As a child I had no problem believing the miracles of healing in the Bible.  However, my imagination stumbled over the passage where Jesus was about to make his final entry into Jeruselem.  Jesus said to his disciples, “Go to the town you can see there.  When you enter it, you will quickly find a donkey tied there with its colt.  Untie them and bring them to me.  If anyone asks you why you are taking the donkeys, say that the Master needs them and he will send them at once (Matthew 21:2 and3).”

The logistics of this entire episode boggled my mind. I’m still mystified by this whole process.  Can you imagine the disciples’ discourse as they traveled to the city?  “Did he say what color the donkey would be?  What if there isn’t a donkey there?  What if we get there before the donkey gets there?  Do we wait or do we go back to Jesus?  What if the owner is gone and someone else sees us taking the animal and won’t let us take it?”  This could not have been a task that they enjoyed doing.  But they obeyed and the donkey was there. 

The logistics of our Christian walk is truly miraculous.  A few days ago, I got a call from a Hospice volunteer, Jack.  He called to verify that my husband wanted a visitor.  After a few minutes on the phone, Jack said, “I think I know you.  Are you the Linda Howard with Special Gathering?”   I told Jack yes and he continued, “We met through Patty when her husband and daughter died.” 

After her husband died perhaps seven years ago, Patty became a faithful volunteer whose daughter was a Special Gathering deacon and part of our choir.  About two years ago, the daughter died.  Patty and I have become good friends.  Even though she has moved to another state, I call her occasionally.  Patty and I had talked about Jack a few days before.  “Of course,” I said to Jack, “Patty and I were talking about you the other day.”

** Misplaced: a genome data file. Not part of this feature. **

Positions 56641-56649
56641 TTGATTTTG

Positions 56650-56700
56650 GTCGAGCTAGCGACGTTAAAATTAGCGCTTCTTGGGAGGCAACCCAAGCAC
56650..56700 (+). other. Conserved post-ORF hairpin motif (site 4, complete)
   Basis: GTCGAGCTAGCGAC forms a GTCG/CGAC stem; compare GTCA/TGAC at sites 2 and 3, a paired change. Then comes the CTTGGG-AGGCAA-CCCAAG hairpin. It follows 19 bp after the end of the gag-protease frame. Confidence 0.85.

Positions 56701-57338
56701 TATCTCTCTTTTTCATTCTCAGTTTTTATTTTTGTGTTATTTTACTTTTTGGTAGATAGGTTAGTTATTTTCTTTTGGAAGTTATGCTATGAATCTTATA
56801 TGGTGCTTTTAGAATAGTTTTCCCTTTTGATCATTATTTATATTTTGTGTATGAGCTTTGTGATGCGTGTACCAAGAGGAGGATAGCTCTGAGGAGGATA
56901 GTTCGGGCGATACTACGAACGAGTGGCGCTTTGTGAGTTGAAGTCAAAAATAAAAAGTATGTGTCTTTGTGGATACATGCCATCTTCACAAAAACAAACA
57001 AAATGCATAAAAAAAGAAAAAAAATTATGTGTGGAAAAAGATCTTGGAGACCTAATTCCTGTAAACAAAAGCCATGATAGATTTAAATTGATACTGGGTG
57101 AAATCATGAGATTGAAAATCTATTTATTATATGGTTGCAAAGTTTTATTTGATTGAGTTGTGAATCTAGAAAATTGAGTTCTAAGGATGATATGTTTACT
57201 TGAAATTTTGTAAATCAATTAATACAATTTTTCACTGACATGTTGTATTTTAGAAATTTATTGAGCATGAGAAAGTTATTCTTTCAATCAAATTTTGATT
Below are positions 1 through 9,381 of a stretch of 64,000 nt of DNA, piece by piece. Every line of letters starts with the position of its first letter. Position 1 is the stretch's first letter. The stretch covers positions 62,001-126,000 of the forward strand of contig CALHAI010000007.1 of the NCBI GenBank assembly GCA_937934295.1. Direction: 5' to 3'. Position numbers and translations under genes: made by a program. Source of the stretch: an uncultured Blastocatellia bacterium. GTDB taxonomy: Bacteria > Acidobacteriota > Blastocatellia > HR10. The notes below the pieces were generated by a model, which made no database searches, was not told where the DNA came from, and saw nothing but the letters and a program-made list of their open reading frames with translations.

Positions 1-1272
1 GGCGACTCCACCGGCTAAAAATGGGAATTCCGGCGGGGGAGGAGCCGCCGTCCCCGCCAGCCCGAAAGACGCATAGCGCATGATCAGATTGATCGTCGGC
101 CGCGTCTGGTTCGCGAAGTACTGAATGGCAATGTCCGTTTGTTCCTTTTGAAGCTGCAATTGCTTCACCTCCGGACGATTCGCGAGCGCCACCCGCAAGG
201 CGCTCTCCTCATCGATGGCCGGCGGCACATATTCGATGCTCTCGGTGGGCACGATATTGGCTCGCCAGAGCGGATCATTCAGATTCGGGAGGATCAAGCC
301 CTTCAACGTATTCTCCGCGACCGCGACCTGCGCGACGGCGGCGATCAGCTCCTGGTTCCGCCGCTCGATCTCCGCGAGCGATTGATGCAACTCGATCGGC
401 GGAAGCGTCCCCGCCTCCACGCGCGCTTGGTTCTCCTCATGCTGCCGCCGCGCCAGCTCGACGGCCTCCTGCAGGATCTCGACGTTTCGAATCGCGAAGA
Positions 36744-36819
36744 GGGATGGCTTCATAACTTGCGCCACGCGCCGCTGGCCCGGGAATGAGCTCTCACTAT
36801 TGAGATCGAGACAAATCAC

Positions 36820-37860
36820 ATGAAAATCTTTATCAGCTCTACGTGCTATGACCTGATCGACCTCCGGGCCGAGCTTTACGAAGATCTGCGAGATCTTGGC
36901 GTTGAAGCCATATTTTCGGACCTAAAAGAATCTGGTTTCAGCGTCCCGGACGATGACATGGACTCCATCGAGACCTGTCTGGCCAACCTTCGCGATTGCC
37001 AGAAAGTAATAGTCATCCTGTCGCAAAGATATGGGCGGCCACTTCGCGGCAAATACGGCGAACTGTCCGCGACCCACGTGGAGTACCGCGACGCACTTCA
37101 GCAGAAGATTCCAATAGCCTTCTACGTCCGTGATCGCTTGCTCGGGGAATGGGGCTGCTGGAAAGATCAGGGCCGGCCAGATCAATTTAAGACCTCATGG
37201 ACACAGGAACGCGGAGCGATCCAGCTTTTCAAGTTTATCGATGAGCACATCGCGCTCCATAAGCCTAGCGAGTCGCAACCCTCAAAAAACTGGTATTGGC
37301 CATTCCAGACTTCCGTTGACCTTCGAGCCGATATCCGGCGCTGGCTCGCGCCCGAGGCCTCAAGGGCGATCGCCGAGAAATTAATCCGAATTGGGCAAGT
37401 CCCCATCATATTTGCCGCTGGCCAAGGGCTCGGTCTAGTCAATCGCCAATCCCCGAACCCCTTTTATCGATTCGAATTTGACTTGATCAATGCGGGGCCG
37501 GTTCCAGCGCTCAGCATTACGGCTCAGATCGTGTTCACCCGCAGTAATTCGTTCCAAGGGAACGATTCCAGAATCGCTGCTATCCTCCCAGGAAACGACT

Jack came to our home last Monday.  Briefly, my husband, Jack and I talked.  Because I was preparing for a board meeting, I excused myself.  I needed to call Patty because she had agreed to serve on our board before she moved.  While talking with her, I decided that she would probably want to speak with Jack.  Walking back to the bedroom, I said to Patty, “I have someone here at my house that you would like to talk to” and I handed the phone to Jack.

They talked for a very long time.  Jack seemed pretty involved and concerned but they weren’t talking about anything important.  Finally, I was speaking to Patty again.  “Jack will be such a blessing to you and your husband,” said said.  “The Lord has used him so often in my life,” Patty said as she began to cry.

“Do you remember that this is the second anniversary of when my daughter died?” she asked me.  I did not remember.  “The Lord has sent Jack to me everytime I needed someone to encourage me since my husband died seven years ago.  I could not believe he was on the phone today.  I needed to be able to speak to him, today.”  Of course, by now, both of us were crying.

That night in my daily reading of Scriptures, I read Matthew 21.  The Lord quietly spoke to my heart, “I’ll always have the donkey at the right place when you need it and when I tell you to get it.”  Every ministry depends of logistical miracles.  Special needs ministry is even more important as we are dealing with parents and members who may be required to wrestle almost daily with crises. 

Remembering that the donkey will always be in the right place at the right time means that our task is simply listening and obeying.

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